Monthly Archives: May 2011

witch doctor

 

iPhone/Instagram photo of the Villandry Gardens20110614-093845.jpgNot sure how many of you out there have an iPhone, but despite the expense of them (even more here than in the US), they are well worth every penny. They are especially helpful when you’re traveling (and learning French) since there are unlimited apps to help you with new words and also help you find your way home on a daily basis. Not that I would know about that…………………..

The only major downside to my iPhone is that there is some sort of voice activation feature that I don’t understand and periodically, when the big button is pressed (which sticks out because of the iPhone cover that I have), music from my iPod will start to play. It seems like the music that starts to play is often related to the noise in the background (I guess that’s why it’s called “voice activation”). This can also happen when my phone is in my bag and I put it down or it gets bumped against something hard. Like today. In the middle of French class. With a group of women I don’t know very well.

As luck (or unluck) would have it, the teacher was speaking when I accidentally bumped my phone. Since on of the most used sounds in French is the “WA” sound, my iPhone searching through all of my music that starts with “w”. Unfortunately for me, the only song on my phone is the song “Witch Doctor” by Sha Na Na that I downloaded a couple of years ago for my kids for Halloween (don’t act like you don’t know that song). Suddenly, the room was filled with Bowser singing:

I told the Witch Doctor I was in love with you…..

and the chorus singing:

Ooooh, eeeeee, ooh, ah, ah, bing-bang, walla-walla, bing-bang

Did I mention that I put a locking code on my iPhone just in case it gets lost or stolen? Do you know how long it takes to remember your code and punch it in to unlock your phone while listening to the Witch Doctor in front of a class of people learning French?

Answer: A really long time.

 

Advertisements

operation elderly friend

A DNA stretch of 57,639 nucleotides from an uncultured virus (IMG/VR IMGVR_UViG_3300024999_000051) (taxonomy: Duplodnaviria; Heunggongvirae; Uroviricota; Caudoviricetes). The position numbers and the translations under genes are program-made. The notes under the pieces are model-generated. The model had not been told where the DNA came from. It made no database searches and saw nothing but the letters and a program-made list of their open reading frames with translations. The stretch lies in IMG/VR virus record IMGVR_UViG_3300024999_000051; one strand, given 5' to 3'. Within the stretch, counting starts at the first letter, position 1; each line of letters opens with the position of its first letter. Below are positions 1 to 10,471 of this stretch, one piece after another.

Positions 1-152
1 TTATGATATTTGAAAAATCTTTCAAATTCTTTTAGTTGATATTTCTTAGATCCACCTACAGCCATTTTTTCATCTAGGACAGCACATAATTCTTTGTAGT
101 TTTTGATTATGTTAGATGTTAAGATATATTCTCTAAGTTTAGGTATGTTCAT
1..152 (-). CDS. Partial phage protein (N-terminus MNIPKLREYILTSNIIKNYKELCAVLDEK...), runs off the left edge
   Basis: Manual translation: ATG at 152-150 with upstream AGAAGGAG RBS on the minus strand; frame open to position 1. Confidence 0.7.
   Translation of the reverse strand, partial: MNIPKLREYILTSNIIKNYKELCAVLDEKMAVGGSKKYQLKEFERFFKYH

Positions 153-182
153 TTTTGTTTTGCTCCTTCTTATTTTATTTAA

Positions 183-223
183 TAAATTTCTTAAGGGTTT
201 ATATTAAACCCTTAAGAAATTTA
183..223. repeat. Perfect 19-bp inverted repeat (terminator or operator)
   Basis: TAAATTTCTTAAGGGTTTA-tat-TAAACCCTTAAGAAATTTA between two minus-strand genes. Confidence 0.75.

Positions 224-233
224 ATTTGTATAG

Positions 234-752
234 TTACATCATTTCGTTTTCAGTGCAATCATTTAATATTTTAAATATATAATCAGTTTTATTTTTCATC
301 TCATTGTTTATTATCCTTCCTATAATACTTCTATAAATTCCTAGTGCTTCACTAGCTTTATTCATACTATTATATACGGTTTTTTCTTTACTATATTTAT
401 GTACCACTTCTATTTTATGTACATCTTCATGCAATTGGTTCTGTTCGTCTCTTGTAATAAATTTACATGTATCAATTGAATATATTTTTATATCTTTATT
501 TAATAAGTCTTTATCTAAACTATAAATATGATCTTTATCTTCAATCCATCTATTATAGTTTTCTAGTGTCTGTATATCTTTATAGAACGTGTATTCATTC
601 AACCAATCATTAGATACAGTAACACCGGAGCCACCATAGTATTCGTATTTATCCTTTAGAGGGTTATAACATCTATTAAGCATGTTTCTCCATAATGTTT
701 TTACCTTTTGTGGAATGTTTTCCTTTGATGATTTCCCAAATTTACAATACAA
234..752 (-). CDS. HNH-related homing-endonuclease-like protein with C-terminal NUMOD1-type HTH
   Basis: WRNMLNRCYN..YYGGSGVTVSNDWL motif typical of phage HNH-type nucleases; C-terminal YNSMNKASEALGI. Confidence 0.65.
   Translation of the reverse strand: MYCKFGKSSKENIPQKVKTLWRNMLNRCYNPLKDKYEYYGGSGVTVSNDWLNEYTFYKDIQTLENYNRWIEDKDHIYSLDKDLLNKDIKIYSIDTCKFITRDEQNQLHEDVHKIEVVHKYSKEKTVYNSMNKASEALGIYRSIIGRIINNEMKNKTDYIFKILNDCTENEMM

I’ve had this idea for a while.  The idea is that the best way to learn French is to find an elderly friend to chat with.  Here is a snapshot of the ideal candidate for what I have been calling “Operation Elderly Friend” (OEF):

  • a person who would like some company once or twice a week
  • someone who had absolutely no desire to learn English or practice their English
  • someone who would not be too polite to correct my rubbish French
  • someone who would take pity on the pathetic American in their midst

Since I came up with this idea, I have been in search of the perfect candidate for OEF, but, although I think it’s a good idea, I realize that walking up to someone and asking them to be my friend (especially when there could be a large age difference) seems……………………………………very odd.

However, as odd as it may be, I have still not given up the dream of finding someone.  That’s why I thought that the block party (from the previous post) would be the perfect place to find someone.

About half way through the party, I finally identified someone who would be an idea candidate for OEF – she was very chatty, super friendly and seemed to have a very high tolerance for my rubbish French.  I kept my eye on her throughout the party and I waited until the very end to make my move.  Actually, the real story is that I begged Tim to go up to her and ask her to be my elderly friend, but he was having absolutely no part of this situation and said, “You’re on your own with this one.”  Damn him!!  What about all those nice vows from our wedding??!?!  Wasn’t there an elderly friend clause in there somewhere?!?!?!  I would be forced to do it myself.

After I downed another glass of wine and the party was starting to break up, I walked up to my OEF candidate and said in very broken French that I would like to be her friend.  Right in the middle of trying to explain in broken French why I wanted to be her friend, she looked at me with pity and gave me a very sympathetic pat on the hand.  And then, she turned back to the table to clean up the party mess.

Pretty sure I can consider this attempt a failure.  But don’t worry, I haven’t given up yet………………………………

fête